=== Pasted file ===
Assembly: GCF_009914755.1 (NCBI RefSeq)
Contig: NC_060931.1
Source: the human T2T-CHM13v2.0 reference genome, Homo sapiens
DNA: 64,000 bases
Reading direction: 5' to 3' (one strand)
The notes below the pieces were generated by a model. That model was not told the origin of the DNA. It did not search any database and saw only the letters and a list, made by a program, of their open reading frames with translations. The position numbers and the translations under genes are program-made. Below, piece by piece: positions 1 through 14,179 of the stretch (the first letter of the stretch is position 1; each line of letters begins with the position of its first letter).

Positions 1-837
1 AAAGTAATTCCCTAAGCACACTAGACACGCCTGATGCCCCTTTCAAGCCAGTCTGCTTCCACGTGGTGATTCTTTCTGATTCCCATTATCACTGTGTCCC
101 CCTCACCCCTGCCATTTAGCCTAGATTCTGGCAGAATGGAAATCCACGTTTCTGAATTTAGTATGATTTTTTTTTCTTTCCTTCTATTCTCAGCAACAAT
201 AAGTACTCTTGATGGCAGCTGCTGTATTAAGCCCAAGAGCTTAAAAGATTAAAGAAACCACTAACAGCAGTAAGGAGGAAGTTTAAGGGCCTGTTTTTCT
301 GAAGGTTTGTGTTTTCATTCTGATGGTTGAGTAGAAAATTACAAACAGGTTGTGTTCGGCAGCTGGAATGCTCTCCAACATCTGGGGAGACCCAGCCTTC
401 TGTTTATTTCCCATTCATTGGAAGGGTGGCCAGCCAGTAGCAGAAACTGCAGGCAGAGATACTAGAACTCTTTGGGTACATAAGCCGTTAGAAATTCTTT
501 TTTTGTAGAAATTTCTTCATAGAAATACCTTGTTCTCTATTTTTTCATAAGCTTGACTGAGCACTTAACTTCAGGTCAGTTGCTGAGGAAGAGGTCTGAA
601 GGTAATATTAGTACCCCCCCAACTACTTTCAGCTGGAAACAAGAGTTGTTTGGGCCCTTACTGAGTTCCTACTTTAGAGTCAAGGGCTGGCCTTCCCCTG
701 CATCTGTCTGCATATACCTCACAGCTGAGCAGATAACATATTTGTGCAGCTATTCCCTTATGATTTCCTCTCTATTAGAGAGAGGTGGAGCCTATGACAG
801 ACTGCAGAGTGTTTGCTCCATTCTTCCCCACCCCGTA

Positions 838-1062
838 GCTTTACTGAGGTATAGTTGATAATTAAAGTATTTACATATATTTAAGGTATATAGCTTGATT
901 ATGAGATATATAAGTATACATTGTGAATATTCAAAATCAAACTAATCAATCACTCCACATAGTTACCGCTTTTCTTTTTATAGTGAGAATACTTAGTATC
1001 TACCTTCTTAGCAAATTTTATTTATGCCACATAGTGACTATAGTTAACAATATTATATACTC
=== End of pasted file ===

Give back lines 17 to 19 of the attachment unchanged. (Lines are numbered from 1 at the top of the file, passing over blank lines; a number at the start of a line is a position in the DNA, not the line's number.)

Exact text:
Positions 838-1062
838 GCTTTACTGAGGTATAGTTGATAATTAAAGTATTTACATATATTTAAGGTATATAGCTTGATT
901 ATGAGATATATAAGTATACATTGTGAATATTCAAAATCAAACTAATCAATCACTCCACATAGTTACCGCTTTTCTTTTTATAGTGAGAATACTTAGTATC